GamesBeat: Does he want Rainbow with 100 people?

Detoc: That’s the thing. I don’t think Rainbow is the right game to play with that many people. Not every game is going to lend itself to a battle royale mode. That’s why I make the loose comparison to Capture the Flag. A number of shooters may end up having a very credible battle royale mode inside them, because it makes sense. It works with their gameplay. We’ll see if Fortnite can maintain such a strong ownership of the genre, or if it turns out to be more popular as a mode for many games.

GamesBeat: It seems to have all of the things that finally came together. The free-to-play, the more accessible art style, the crazy fun.

Detoc: They do a lot of things right, for sure. The dance moves are extremely popular. You can’t do the dance moves if you have a hardcore military art style. That wouldn’t jell very well.

Above: Ubisoft’s Skull & Bones ships in 2019.

Image Credit: Dean Takahashi

GamesBeat: I played Skull and Bones, and I’m not sure that would work with 100 people either. It seems like almost random luck as to who survives to the end. It’s hard to kill 20 ships before you sink.

Detoc: The shooter genre lends itself really well to the idea. There may be some games that take place at shorter ranges, a melee or other short-distance game that ends up working with a big group, up to 100. My point is more that the aspect of playing battle royale will exist in more games, and by extension make it less special than it is today.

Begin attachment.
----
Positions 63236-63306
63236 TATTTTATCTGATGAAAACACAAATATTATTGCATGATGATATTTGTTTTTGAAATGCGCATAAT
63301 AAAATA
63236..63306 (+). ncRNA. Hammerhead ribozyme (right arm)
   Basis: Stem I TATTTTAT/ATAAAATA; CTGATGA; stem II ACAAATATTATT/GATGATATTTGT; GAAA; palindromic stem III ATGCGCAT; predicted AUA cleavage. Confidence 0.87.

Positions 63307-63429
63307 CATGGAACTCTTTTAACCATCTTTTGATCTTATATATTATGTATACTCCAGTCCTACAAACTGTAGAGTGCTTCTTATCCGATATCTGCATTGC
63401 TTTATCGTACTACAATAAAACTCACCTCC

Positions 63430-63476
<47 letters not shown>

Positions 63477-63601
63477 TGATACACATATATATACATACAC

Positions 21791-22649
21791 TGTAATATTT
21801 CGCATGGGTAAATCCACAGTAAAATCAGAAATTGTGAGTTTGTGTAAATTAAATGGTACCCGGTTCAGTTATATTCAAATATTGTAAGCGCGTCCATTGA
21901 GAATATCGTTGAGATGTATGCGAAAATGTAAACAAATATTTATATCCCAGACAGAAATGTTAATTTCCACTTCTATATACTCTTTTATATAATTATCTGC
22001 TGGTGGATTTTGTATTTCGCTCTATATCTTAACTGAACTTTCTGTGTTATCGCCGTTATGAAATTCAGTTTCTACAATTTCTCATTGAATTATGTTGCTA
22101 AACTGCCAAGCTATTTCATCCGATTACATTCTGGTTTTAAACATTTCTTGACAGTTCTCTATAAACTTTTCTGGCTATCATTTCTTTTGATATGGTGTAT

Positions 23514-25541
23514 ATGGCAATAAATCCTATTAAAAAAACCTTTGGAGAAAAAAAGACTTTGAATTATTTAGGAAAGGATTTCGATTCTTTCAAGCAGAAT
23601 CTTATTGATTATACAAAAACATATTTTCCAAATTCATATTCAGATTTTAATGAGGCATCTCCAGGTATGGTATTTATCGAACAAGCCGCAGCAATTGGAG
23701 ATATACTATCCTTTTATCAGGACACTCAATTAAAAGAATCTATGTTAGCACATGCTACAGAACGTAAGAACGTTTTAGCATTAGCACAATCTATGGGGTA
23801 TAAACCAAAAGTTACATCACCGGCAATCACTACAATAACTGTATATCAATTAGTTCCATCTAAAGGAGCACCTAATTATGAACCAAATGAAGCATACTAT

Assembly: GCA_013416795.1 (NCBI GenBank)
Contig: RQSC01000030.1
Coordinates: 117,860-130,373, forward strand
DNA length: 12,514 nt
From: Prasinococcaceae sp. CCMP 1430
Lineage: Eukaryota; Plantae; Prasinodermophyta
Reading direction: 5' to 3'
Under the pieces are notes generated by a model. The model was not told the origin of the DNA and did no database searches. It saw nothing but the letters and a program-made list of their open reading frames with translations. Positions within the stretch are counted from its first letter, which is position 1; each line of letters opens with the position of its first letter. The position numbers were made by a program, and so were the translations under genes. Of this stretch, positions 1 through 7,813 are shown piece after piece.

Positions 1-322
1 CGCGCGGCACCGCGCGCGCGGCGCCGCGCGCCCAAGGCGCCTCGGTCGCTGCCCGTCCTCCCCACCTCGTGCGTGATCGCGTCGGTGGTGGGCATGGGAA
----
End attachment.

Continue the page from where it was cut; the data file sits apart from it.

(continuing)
GamesBeat: Any other big trends you noticed at E3?

Detoc: Everyone’s talking about streaming. Microsoft made some interesting comments, that they’re going to work on streaming and also that they’re going to have a new machine. Streaming is certainly a buzzword. The more modern games are continuing to take up more space.

You have multiplayer-only games, or games with extreme amounts of multiplayer. The Division 2, Skull and Bones. They continue over time. You build games that last 10 years. If we go back in time, you launched a game and moved on. Three months later that game is mostly dead. Now we keep on working.

The Division 2 has a very good story to tell from the first game. At first the game was highly anticipated and delivered a lot of content, but then it quickly fell short. We talk about how consumer sentiment went all the way down to 30 percent positive a few months after it shipped. I started an 18-month turnaround with the release of patch 1.4 that tried to fix a lot of those issues. Patch 1.8 was another landmark event. As a consequence of the work we put into the game with those patches and update, customer sentiment is now 80 percent positive.